Tuesday, November 22, 2011

Quick Takes - Lessons from Super Mario

Teach us your ways, oh wise Italian plumber.

When it comes to the pantheon of great video games, few stand above Super Mario World for Super NES. I recently started replaying Super Mario World and, from the moment I turned it on and got my controller out, I realized I was humming along to the tune with perfect pitch and accuracy. Beep beep beep BOP beep beep beep BOP BEEEEEEE beep bop boo, bum dun dun dun bum dun dun dun bum dun dun dun'l doo dee dum bummm, bom bum bum bum bom bum bum bum bom bum bum bundle bun dee dummmm bummm.

Why does such a simple game, with such an extraordinarily cliche premise (save the Princess, again? Why the face?!), have such a deep emotional attachment to me. It could be that it's a reminder of the proverbial "good ol' days," where I'd rush home from school, push up the purple SNES power button, and sit down for Super Mario World until my parents got home and made me go outside (bastards). Or maybe it's because in the ever-expanding video game world, with games of infinite wonder and story like Skyrim or complex strategizers like Starcraft II, something so profoundly simple that cuts to the core of the gaming experience makes all the superfluous complexity seem unnecessary. Super Mario World takes an Italian plumber with extraordinary calf muscles and turns him into a feeling: Of nostalgia, of joy, of community.

It's so simple, but there's something complex about the little guy's pursuit of simple perfection. When I look at sports, I see a lot of parallels to Super Mario World. Seriously. This isn't a stretch, just bear with me. The complexity in planning and execution has pushed the boundaries of the athlete's mind (and the Kinkos guy who has to pump out all those goddamn playbooks) to the breaking point. Players are expected to function not as athletes, but as databases of information. They're more computer programs than people, and the coaches are programmers spitting out complex code to get them to do, essentially, pretty simple things. Pass the ball. Run the ball. Hit the ball. Whatever. But every great athlete and every great coach always says the same thing: That sports are played at their highest level when the players can stop thinking and can just play.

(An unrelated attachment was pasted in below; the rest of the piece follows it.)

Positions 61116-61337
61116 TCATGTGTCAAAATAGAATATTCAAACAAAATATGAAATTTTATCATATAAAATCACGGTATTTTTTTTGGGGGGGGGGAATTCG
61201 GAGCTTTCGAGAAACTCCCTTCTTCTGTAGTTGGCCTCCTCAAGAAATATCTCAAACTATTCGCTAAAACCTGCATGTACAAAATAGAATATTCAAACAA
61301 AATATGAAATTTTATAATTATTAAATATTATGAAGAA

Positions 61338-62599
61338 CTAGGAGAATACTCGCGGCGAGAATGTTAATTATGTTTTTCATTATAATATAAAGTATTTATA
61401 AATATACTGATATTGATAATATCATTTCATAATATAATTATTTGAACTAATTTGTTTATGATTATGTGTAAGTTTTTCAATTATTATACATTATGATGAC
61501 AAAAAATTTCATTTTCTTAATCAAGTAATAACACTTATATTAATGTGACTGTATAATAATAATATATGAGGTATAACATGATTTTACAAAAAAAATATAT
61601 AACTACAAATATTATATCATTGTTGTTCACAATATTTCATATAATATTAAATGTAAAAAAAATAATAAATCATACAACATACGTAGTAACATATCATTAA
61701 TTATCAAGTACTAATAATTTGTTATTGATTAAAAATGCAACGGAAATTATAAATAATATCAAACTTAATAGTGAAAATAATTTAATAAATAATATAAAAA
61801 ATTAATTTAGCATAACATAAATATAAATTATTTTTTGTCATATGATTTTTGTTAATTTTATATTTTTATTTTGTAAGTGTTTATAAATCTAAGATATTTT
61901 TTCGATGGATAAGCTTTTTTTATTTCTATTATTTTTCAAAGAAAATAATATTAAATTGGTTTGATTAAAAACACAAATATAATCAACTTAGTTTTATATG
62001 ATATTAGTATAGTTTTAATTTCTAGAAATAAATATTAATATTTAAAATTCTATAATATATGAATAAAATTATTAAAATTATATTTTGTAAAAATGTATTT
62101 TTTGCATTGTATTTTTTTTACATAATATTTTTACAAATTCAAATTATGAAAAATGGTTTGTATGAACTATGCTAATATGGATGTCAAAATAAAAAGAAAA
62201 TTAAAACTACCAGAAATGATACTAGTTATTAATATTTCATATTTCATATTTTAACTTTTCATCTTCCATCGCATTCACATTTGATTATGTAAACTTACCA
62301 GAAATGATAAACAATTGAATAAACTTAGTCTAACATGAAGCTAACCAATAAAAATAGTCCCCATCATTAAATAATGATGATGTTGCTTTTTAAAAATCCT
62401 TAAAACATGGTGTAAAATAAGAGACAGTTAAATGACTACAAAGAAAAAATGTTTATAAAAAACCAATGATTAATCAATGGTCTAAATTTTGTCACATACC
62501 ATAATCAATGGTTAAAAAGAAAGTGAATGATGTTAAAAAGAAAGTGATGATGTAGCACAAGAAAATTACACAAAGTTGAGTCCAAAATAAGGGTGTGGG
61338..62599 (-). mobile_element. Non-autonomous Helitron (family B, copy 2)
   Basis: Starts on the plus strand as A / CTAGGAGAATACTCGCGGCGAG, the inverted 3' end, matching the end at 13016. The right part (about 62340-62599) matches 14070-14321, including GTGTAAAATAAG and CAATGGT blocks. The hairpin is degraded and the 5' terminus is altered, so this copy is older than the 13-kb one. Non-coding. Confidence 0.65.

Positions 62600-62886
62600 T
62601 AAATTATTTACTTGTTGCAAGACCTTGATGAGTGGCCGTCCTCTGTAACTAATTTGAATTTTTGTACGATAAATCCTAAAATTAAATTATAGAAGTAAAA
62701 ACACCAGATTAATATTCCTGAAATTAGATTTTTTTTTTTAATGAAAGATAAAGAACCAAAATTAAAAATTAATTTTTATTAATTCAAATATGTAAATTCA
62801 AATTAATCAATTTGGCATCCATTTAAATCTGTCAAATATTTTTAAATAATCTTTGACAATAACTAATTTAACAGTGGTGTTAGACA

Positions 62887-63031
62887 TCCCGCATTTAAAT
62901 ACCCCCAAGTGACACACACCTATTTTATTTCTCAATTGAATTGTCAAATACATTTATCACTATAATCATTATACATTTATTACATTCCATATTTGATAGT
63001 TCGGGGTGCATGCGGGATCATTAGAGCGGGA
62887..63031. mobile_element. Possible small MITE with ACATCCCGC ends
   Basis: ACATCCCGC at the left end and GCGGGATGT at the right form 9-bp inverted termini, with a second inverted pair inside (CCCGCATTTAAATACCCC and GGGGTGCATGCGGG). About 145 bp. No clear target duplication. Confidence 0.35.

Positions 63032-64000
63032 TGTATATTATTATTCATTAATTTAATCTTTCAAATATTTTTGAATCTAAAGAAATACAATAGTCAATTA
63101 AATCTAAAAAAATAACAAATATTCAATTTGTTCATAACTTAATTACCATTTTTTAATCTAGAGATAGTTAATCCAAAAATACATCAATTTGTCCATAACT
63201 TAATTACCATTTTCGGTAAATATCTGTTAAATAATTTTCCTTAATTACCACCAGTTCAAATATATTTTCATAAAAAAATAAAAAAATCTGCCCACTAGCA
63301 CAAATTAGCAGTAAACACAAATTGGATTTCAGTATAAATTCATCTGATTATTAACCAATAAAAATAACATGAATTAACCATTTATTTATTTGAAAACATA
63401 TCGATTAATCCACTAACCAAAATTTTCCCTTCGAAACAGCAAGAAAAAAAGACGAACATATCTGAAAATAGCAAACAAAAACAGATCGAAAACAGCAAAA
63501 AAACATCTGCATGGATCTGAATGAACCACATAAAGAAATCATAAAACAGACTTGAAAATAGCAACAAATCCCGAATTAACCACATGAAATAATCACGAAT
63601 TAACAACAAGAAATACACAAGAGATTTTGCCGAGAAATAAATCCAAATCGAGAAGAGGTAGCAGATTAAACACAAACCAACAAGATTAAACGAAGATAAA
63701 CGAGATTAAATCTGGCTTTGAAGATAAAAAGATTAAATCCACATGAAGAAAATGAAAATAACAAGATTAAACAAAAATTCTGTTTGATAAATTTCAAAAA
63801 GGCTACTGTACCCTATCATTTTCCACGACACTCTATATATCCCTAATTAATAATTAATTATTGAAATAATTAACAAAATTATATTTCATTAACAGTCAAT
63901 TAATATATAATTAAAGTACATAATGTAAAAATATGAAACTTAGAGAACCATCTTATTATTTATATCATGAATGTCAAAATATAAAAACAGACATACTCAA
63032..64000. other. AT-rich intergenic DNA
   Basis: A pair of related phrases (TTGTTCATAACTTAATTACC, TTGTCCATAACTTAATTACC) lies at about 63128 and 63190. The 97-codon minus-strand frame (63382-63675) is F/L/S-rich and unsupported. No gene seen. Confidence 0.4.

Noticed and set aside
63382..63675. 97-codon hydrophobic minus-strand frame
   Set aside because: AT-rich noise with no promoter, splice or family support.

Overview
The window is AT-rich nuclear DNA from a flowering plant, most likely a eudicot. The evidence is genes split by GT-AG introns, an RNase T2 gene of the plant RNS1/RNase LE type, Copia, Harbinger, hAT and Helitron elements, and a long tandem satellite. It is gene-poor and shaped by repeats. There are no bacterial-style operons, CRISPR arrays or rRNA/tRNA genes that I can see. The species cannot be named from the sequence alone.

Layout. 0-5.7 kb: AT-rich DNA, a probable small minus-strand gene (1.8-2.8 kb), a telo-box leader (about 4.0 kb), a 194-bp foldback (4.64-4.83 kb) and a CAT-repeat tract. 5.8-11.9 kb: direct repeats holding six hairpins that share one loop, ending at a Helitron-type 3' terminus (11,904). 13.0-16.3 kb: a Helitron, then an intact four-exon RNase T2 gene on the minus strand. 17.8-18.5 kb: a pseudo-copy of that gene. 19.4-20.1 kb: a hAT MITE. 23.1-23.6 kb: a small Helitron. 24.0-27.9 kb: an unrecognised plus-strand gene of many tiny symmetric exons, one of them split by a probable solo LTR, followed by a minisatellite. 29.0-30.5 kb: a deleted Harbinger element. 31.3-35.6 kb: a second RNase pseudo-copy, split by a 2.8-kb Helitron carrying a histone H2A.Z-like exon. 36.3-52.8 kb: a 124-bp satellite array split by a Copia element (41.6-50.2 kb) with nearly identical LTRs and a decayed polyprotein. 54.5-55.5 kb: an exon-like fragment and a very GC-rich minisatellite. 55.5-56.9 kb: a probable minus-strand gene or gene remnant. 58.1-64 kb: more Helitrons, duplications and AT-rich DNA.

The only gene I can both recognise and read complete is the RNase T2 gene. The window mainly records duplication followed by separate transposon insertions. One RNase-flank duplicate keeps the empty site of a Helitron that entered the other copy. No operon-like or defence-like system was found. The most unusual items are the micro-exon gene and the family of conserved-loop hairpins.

If Mario were a multi-button combination play-calling RPG battle simulator, it might be a fun game, but the idea of just reading and reacting to the scrolling environment makes Super Mario World something sublime. Simple to play, but hard to master. I would love to see coaches and players take a step back from the over-complication of sports and try to get back to the core of the game. I realize it's easy to say that from atop my shiny Isengard, and the reason it's become so complicated is because coaches and players know more information about each other and each other's strategies than ever before in sports history, but that doesn't mean the answer has to be a complicated one. Maybe try Super Mario's methodology, and simplify the situation. Hitting a baseball is incredibly hard, but having to process through 45 coaches' notes on your swing and scouting reports of the pitcher and the advanced sabermetrics of what you should do in that particular situation and and and ... just hit the ball. You know? Just react. Just Mario.